Andrew Brunette knows the value of the power play. That's how he's scored all four of his goals this season.

Brunette got the first of the Chicago Blackhawks' two goals with the man advantage Wednesday en route to a 5-1 win over the Vancouver Canucks.

The victory helped erase the memory of a 6-2 Vancouver win Nov. 6 in Chicago when the opportunistic Canucks converted five of six power-play chances.

"The last three or four games it's crawling, it's slowly coming back," Brunette said of a Chicago power play that went two for three against Vancouver and is six for 14 in their last four games.

"It's been a point of frustration for everybody here. It's nice to get a couple tonight and hopefully the snowball's rolling downhill and we'll pick up a little momentum here," added Brunette, who tapped in Marcus Kruger's crafty backhand pass to tie the game.

The disciplined Hawks didn't give the Canucks to showcase their top-ranked power play, which has accounted for 23 goals so far this season.

"We were a little disappointed on how we played on home ice," Brunette said. "Tonight that [discipline] was the focus coming in.

"Vancouver came at us in the first [period] pretty well but we kind of hung in there and started taking the game over."

Patrick Kane scored on Chicago's second power play to give the Blackhawks a 2-1 lead midway through the second period.

Jonathan Towes counted his fifth goal in four games and Patrick Sharp added another 1:49 later to provide a cushion in the third period. Steve Montador completed the Hawk attack.

Jannik Hansen scored for the Canucks against netminder Corey Crawford, who made 28 saves.

Chicago fired 27 shots at Vancouver's Cory Schneider, who got the start after the club announced Roberto Luongo suffered an upper body injury in Sunday's game.

Luongo took a shot off his mask in a 4-1 win over the New York Islanders but stayed in that game.

Blackhawk coach Joel Quenneville said his players were not looking for a repeat of the defeat in Chicago.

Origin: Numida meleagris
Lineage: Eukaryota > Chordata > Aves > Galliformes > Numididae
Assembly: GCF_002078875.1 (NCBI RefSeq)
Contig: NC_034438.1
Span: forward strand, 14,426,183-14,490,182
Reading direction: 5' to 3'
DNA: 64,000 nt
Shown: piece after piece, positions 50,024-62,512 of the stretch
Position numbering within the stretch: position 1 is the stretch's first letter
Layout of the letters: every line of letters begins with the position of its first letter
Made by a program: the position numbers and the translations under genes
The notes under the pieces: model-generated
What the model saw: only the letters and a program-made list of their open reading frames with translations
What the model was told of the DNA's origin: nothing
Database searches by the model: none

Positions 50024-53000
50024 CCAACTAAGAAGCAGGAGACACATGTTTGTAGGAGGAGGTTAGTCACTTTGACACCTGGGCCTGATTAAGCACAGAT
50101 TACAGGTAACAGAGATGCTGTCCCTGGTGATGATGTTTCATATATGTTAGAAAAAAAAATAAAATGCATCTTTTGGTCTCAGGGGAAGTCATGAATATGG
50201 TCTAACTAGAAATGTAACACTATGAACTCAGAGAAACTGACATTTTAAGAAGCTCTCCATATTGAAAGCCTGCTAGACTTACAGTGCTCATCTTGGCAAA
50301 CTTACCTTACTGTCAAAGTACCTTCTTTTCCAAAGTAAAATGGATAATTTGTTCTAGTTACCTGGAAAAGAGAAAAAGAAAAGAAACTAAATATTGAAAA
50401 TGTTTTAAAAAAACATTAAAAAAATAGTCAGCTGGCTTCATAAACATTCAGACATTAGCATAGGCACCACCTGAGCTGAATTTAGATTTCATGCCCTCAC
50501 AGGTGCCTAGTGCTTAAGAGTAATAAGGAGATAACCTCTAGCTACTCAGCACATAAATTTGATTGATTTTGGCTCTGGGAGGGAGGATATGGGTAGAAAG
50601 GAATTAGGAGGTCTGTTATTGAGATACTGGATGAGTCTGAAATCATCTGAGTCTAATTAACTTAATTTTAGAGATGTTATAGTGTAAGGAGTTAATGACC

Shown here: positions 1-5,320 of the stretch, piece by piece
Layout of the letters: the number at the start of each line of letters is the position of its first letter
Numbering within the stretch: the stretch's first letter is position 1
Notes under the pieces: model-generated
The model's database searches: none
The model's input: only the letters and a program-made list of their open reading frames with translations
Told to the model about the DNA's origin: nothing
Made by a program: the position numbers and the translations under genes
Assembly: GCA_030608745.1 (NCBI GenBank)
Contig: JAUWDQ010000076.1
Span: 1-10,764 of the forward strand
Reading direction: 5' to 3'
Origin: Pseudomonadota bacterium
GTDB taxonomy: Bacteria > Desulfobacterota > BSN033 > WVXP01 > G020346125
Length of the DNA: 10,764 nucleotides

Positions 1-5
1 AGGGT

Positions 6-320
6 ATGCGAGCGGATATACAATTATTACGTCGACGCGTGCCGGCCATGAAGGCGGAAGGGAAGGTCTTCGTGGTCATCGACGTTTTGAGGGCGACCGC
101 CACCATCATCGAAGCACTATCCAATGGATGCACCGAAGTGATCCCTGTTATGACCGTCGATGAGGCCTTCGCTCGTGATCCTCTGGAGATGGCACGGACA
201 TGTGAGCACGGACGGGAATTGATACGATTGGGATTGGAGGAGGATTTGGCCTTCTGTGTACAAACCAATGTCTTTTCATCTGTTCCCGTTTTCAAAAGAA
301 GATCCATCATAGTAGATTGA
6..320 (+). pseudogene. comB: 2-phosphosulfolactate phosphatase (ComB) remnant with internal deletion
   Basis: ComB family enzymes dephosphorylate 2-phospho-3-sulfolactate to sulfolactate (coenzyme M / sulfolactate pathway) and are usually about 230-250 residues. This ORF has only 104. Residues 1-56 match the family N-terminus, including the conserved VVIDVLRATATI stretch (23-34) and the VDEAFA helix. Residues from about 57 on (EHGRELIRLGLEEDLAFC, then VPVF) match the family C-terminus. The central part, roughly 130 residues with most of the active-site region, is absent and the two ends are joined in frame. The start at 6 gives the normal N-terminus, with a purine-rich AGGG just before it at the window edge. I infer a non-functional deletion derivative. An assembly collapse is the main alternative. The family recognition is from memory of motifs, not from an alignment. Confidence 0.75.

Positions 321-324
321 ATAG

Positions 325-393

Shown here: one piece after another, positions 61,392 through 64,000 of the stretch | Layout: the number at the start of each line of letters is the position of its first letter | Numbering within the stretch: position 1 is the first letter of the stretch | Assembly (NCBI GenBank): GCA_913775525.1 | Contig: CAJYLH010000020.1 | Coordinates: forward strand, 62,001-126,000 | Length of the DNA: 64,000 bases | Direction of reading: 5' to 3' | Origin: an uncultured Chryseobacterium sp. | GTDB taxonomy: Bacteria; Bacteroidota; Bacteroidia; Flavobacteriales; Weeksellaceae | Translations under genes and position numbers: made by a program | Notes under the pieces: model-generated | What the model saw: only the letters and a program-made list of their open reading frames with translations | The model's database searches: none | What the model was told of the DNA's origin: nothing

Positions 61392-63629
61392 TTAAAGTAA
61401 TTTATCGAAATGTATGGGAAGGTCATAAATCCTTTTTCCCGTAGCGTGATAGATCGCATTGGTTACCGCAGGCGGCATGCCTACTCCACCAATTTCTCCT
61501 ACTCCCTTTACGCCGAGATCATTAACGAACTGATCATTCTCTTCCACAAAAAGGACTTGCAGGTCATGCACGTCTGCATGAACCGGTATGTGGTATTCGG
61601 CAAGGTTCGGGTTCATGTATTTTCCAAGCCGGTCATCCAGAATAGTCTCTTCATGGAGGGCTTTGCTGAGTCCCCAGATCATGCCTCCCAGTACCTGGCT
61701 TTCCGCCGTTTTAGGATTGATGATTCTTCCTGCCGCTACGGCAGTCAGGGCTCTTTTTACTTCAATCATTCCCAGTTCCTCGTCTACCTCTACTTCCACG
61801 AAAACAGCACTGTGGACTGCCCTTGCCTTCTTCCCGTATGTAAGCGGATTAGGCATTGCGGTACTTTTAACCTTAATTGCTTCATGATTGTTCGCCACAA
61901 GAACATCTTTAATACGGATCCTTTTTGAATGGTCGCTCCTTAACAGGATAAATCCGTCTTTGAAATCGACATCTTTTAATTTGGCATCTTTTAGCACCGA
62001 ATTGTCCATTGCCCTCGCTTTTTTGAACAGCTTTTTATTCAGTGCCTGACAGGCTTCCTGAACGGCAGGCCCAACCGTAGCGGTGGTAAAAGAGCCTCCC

"We saw what can happen when you put them on the power play," Quenneville said of Vancouver's 26.7 per cent conversion rate with the man advantage.

"Their power play is as hot as anybody's has been for stretches over the years. That's how good it is, and our focus was let's concentrate on being disciplined and staying out of the box."

The Blackhawks began a six-game road trip by improving the NHL's best record to 12-4-3 with their season-high fourth straight victory. They're off to their best start since 1982-83.

The Canucks, who had won three of their previous four starts, slipped to 9-9-1 as the hangover continues from last spring's run to the Stanley Cup final.

"We've got to find ways to string some wins together," said Canuck winger Chris Higgins.

"We've been talking about that for a couple weeks now. It hasn't happened yet."

Hansen's fourth goal in five games opened the scoring against the Hawks, who have become Vancouver's bitter playoff rivals after facing the Canucks in each of the last three seasons.

"There were a lot of emotions out there," Hansen said. "Guys were competing, but you didn't want to step over the line.

"You don't want to give the other team power-play opportunities. They knew how we had treated them in Chicago and we saw their first two goals on the power play."

Kane, who converted the first of Marian Hossa's three assists, said some of the emotion was missing from the rivalry in Wednesday's rematch.

"But there's still stuff behind the whistles and stuff you guys don't see," he told reporters.

"But that's part of the way we want to come and play it — keep it tame and try to get them frustrated a litttle bit."

The Hawks have scored 21 goals in their last four wins.

"It's good we keep building on leads," said Kane who will celebrate his 23rd birthday Saturday in Calgary.

"We've been scoring a lot of goals lately which is good and hopefully we can keep it up … definitely a good time for us in here."